Inside Michael Phelps' Battle With Depression

Former Olympic swimmer Michael Phelps might seem superhuman, but despite holding the Olympic record for the most gold medals ever earned, he is still human and just like everyone else. Like most people, he too struggles with personal issues and inner demons. In the past, Phelps struggled with alcohol abuse and, after a few run-ins with the law, checked himself into rehab to seek treatment, per E! News.

Phelps has since gotten sober and the now-father of three is leading a much happier, healthier life. However, life has certainly handed him its signature ups and downs, much like the average individual, and the retired swimmer has also struggled with mental health issues.

He and his wife, Nicole Phelps, have both been very candid about his mental health struggles and the impact it has had on their family. The former Olympian has also opened up about suffering from depression. Keep reading to learn more about Michael Phelps' battle with depression and mental health issues.

Michael Phelps has been battling depression for many years

Michael Phelps, the most decorated Olympian of all-time as of this writing, has experienced his fair share of mental health struggles. Phelps' experience with depression dates back to his Olympic days and he has admitted to even being suicidal at his lowest points. In a 2018 interview with Today, Phelps noted that, after his 2014 DUI arrest that led to a rehab stint, he did not "even want to be alive."

"I was so down on myself," he said. "I didn't have any self-love [...] It was a really, really, really crazy time for me and I didn't want to see anybody, because for me, I saw myself as letting so many people down and me, myself in particular, and that's hard to carry."

Phelps remarked that it took him a while to realize he needed help, but that once he came to terms with that fact, he was able to seek the professional assistance he needed to really start working on his mental health. "I finally realized that I can ask for help and it's OK to not be OK and for me, that's what changed my life," he told the outlet.

His struggles did not end there, though, and as anyone who has suffered from depression or mental health issues knows, it can be an illness that you have to put time and effort into managing every day.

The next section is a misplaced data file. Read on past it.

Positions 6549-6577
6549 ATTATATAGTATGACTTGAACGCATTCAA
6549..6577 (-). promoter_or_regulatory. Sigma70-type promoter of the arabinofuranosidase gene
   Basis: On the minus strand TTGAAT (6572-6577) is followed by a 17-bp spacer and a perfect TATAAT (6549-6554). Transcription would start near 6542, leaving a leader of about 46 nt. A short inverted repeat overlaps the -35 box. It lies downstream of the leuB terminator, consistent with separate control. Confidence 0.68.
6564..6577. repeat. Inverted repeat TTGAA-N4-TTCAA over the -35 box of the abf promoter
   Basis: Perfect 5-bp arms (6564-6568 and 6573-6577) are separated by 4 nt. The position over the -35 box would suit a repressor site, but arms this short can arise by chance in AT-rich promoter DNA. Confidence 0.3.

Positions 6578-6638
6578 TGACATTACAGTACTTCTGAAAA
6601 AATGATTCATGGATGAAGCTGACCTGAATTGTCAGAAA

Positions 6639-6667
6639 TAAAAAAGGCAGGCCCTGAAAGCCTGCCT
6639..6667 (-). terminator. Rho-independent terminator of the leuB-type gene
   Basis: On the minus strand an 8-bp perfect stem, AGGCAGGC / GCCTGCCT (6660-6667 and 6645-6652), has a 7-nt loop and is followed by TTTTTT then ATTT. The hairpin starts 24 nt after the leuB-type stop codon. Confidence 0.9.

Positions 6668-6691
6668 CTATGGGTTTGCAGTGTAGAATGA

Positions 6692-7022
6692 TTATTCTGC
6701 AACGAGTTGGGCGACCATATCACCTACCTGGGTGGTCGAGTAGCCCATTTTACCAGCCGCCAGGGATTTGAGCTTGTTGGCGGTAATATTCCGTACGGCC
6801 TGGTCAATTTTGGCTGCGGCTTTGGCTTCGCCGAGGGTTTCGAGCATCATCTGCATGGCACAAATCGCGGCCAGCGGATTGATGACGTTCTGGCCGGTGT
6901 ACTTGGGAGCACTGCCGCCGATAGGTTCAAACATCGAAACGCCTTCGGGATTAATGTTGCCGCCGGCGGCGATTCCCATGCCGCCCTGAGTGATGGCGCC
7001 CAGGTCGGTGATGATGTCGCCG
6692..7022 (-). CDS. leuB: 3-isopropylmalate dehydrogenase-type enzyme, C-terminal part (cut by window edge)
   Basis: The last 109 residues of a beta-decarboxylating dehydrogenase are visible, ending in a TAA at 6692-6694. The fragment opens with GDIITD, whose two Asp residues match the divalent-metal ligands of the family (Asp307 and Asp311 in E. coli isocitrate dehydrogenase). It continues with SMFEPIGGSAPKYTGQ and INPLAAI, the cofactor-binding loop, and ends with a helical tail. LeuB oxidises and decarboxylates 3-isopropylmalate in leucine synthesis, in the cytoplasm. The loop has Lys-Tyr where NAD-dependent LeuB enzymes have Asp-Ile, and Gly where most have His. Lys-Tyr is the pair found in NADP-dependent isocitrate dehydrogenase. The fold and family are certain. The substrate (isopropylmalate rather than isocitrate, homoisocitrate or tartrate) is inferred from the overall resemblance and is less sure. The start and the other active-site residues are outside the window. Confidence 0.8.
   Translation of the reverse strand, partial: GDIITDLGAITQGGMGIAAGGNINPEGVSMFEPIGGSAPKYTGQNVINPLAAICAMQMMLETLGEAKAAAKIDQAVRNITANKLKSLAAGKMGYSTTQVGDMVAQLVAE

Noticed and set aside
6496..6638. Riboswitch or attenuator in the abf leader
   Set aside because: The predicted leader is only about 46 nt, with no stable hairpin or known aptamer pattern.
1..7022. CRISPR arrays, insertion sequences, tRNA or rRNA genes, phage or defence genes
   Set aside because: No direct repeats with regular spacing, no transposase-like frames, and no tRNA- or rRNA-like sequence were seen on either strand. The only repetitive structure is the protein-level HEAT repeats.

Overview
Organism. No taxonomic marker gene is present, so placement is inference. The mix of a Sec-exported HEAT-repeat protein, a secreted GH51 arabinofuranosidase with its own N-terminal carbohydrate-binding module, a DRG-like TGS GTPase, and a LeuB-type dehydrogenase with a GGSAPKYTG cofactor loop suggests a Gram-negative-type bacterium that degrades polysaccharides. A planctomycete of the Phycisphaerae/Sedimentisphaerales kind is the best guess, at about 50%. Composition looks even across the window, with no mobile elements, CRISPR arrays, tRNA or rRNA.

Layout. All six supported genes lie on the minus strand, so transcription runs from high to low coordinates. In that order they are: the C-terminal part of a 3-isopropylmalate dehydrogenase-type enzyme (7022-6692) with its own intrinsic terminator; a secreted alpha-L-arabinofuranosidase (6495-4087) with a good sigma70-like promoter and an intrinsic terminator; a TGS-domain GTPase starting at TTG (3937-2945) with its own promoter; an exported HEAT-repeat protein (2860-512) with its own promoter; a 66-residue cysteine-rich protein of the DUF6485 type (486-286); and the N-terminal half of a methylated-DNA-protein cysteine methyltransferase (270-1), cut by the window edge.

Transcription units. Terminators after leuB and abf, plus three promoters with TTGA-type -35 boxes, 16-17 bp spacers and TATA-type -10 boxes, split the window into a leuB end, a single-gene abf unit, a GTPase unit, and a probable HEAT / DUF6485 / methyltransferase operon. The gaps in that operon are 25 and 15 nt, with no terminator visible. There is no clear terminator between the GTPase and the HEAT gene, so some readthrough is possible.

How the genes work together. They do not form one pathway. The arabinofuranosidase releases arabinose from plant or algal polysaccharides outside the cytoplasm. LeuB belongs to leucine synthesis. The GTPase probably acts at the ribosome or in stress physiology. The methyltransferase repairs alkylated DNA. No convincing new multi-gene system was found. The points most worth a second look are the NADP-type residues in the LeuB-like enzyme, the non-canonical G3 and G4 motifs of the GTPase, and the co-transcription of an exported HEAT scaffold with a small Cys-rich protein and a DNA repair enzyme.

Michael Phelps experienced a deep depression during the COVID-19 pandemic that affected his family

During the COVID-19 pandemic, Phelps told Today Parents that he experienced some "scary ops and downs" that impacted his whole family. He said it was especially hard on his wife, Nicole Phelps, as she hates seeing him suffer, but explained that getting through it together has made them "closer than ever."

"Nicole loves me and wants to help. She wants me to get better," he said. "But she's also struggling herself. She needs that support as well. I know it's hard for her." Nicole told Today (via E! News) that Michael was in such a deep depression at the beginning of the pandemic that she feared she was going to lose him.

"I used to think, 'Oh, I can fix him. I can be his therapist. I can be what he needs,'" she said. "But what I've learned is that you can't take ownership for how they're feeling, no matter how badly you want to."

The couple also noted that said struggles are difficult for their three sons, as they always want to play with their dad. However, they understand that sometimes he needs his alone time. "It's showing that it's OK to NOT be OK," Michael said. "Mental health is something that's so important in our family." 

Michael definitely has a strong support system that will help him get through anything, and it seems like his family is even stronger because of these hardships.

If you or someone you know is struggling with mental health, please contact the Crisis Text Line by texting HOME to 741741, or call the National Alliance on Mental Illness Helpline at 1-800-950-NAMI (6264).

If you or someone you know is struggling with substance abuse and mental health, please contact SAMHSA's 24-hour National Helpline at 1-800-662-HELP (4357).